The OLPC India pilot has its first write-up by Carla Gomez Monroy and besides being the longest report from her to date, its also one of the most comprehensive. She has detailed multiple aspects of the One Laptop Per Child implementation in the Khairat-Dhangarwada village school, Raigadh district, Maharashtra state, India.
Unlike OLPC Nigeria, where the poor children of Galadima school are juxtaposed with the wealthy Abuja Model City, Khairat is far off any major road and can only be reached by a footpath. In fact, the history of school itself displays the overwhelming obstacles to providing primary education in rural India:
Khairat school is a one-room schoolhouse. The land to build it was donated by a villager, who is extremely happy with the idea of having the children of the town educated. I was told that she used to go and help the construction workers with the building of the school.Note that the school is a community, not government, supported resource. This situation is not unique to India or to the developing world, and one of the major obstacles to a government supported OLPC implementation. How can XO's be passed out like schoolbooks when many governments don't even sponsor local schools, much less distribute textbooks to them?
She also came to help organize the digging of the hole for grounding the server. The building itself was sponsored by a villager who has a lot of land in the area. He also supports, on a continual basis, with other items the school needs.
But once in a school, Carla shows how much promise low-cost laptops designed for education offer, no matter their level of localization:
Even when English and Marathi are so different, even when the keyboard is in English, even when the interface is in English, even when we don't speak each other's language, and even when they are so new to computers, the XO is so user-friendly that I can manage to get across to them, to show them how to do something with it. And in little time, and having lots of fun, the children of a completely different language are doing this or that on their XOs.By the way, there is a major effort underway to provide XO localization for India so children can learn in their local languages, and English. If you can help, get involved today.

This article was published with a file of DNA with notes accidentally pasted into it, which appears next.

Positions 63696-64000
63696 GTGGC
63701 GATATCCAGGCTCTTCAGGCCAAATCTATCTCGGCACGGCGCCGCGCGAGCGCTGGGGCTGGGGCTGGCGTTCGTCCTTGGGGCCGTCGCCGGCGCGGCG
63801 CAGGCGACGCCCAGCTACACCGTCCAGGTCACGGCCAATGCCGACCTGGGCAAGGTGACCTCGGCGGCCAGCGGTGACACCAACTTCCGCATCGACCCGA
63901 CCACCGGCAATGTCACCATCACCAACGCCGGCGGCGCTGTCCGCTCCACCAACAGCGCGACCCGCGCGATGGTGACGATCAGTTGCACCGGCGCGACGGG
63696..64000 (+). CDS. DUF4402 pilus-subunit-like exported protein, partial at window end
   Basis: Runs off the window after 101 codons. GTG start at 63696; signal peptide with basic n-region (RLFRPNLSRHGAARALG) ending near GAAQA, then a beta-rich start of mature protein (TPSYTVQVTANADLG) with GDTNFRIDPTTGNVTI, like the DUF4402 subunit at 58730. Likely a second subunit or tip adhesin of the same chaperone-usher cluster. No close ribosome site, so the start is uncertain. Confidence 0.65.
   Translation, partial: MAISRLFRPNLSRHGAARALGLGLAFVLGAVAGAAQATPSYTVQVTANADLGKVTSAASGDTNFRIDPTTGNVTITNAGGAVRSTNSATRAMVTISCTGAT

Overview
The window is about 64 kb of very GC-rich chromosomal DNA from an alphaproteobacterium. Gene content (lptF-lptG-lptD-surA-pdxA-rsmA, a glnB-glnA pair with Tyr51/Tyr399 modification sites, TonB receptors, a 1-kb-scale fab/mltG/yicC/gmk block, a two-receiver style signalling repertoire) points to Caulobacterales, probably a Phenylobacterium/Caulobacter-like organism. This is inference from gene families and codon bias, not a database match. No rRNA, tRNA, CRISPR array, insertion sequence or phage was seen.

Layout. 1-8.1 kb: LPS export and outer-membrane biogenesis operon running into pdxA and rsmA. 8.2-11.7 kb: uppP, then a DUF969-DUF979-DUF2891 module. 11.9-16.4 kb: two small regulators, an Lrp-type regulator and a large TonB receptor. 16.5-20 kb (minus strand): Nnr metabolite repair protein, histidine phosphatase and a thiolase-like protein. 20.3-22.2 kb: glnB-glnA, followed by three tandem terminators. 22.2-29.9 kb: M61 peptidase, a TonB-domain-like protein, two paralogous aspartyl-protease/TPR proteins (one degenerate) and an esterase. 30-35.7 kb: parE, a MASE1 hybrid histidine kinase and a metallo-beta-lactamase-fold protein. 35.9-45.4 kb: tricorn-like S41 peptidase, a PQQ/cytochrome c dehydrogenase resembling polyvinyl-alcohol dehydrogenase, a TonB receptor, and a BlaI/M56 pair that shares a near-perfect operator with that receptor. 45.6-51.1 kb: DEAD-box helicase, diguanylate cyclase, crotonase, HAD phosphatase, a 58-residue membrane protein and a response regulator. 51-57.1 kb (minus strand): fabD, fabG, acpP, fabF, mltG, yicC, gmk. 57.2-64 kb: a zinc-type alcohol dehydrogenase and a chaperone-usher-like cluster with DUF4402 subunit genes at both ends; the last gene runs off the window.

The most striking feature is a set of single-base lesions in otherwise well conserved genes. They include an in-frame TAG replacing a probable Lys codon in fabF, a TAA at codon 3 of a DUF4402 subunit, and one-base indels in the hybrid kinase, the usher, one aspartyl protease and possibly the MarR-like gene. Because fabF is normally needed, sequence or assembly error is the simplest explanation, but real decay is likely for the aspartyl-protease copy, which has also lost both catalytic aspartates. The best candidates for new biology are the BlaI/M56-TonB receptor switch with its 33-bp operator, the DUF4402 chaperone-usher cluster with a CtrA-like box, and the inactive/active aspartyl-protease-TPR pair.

The Khairat school headmaster is certainly involved, even learning Project-based learning from Carla. Check out how he integrated the multidisciplinary idea of projects with the multiple subject areas in his curricula with one seemingly simple topic: trees:
- What's a tree? Its parts, kinds, the ones that children have at home, the fruits and products that come from trees, the different kinds for different uses (furniture, curative uses, food,...) Why trees are good for us and for the world. How they grow. Pollination. Photosynthesis. How to take care of them. Why and how to take care of them. Water cycle
- Experiments with growing flowers of different colors or taking care of a small plant, to understand the CO2 cycle
- Kinds of trees depend on the ecosystem, by area, by temperature,....
- Children can count kinds of trees, or number of trees in town. And do different problem sets related with trees.
- Newton's law of gravity came from an apple that fell from a tree, to get into physics
- Mahatma Gandhi's analogy of religion being like a tree.
- Deforestation, ozone layer,
- Regulations and legislations of the government about trees,
- Government, NGO's and other initiatives doing something about trees
- and many more
Carla reports that the initial cell phone based Internet connection was too slow for the 22 inquiring minds and there was an effort to connect the school to high-speed Internet. Apparently, thanks to Reliance Anil Dhirubhai Ambani Group (R-ADAG) there is now a faster connection, but I wonder about the infrastructure required to support it.
As we learned from OLPC Nigeria's shocking electrical power costs, the total cost of ownership for technology support systems can often be greater than the initial cost of the equipment.
Carla also gives us a glimpse into one rarely mentioned aspect of rural education. Some children simply don't like school, and not even an XO laptop can entice them to "learn learning" away from home. Hopefully, Garima (not her real name - all children's names in the story are fictional) will at least be inspired to self-educate once her siblings start to share and explore on their XO's.
If so, that will be a major achievement for One Laptop Per Child in India and worldwide.